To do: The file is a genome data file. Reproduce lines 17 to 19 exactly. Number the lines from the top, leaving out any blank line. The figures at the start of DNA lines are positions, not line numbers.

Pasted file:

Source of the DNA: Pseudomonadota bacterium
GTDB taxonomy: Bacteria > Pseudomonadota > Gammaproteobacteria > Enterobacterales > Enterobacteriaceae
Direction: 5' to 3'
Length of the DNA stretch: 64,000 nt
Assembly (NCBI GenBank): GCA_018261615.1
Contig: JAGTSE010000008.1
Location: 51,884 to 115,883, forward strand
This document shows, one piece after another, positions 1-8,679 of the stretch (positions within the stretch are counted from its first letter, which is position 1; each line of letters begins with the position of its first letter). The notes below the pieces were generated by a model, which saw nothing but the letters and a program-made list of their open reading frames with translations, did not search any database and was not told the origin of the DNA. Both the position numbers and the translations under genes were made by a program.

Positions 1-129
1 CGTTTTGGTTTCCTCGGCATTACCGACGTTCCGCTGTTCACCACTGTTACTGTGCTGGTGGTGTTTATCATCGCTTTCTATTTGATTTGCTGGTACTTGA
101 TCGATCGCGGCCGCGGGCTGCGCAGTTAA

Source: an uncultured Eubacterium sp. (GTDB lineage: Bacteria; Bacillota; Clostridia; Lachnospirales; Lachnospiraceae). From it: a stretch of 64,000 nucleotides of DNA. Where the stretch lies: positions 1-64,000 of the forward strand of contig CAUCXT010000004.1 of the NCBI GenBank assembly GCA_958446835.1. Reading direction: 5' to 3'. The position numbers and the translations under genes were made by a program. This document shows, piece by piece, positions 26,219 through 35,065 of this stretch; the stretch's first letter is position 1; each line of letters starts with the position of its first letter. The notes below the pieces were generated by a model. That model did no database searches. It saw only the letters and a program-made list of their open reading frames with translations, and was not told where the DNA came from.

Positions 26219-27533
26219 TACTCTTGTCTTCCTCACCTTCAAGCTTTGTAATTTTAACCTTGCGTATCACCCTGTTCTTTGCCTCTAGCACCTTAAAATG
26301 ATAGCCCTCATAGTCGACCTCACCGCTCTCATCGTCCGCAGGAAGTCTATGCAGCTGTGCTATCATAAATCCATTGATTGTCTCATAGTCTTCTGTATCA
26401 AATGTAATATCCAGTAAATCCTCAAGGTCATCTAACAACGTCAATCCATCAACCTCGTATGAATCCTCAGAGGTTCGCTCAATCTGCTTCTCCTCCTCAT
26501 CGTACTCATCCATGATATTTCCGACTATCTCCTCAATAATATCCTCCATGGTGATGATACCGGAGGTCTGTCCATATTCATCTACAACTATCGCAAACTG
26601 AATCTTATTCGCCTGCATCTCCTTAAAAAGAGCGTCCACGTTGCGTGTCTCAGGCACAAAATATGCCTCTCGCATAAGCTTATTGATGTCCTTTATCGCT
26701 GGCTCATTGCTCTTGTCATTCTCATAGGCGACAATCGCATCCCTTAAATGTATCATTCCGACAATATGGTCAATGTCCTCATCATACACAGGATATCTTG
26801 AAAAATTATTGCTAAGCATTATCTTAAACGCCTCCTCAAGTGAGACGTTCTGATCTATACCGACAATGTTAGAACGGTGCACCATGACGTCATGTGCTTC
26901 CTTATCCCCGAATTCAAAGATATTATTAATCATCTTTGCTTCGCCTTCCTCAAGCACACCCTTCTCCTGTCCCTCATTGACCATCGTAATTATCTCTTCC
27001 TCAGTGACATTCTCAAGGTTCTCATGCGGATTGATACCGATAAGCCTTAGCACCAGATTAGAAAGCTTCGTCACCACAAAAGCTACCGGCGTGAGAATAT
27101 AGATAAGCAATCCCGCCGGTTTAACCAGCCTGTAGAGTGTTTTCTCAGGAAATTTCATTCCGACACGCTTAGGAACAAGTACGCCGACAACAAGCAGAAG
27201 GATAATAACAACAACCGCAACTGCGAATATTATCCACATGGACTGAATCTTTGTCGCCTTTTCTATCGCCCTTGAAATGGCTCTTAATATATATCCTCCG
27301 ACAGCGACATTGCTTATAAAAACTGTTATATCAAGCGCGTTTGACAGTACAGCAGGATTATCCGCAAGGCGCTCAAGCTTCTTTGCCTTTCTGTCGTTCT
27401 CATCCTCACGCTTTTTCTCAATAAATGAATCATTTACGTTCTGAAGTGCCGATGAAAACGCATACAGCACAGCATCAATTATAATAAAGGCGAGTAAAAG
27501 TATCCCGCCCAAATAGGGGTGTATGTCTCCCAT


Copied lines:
26501 CGTACTCATCCATGATATTTCCGACTATCTCCTCAATAATATCCTCCATGGTGATGATACCGGAGGTCTGTCCATATTCATCTACAACTATCGCAAACTG
26601 AATCTTATTCGCCTGCATCTCCTTAAAAAGAGCGTCCACGTTGCGTGTCTCAGGCACAAAATATGCCTCTCGCATAAGCTTATTGATGTCCTTTATCGCT
26701 GGCTCATTGCTCTTGTCATTCTCATAGGCGACAATCGCATCCCTTAAATGTATCATTCCGACAATATGGTCAATGTCCTCATCATACACAGGATATCTTG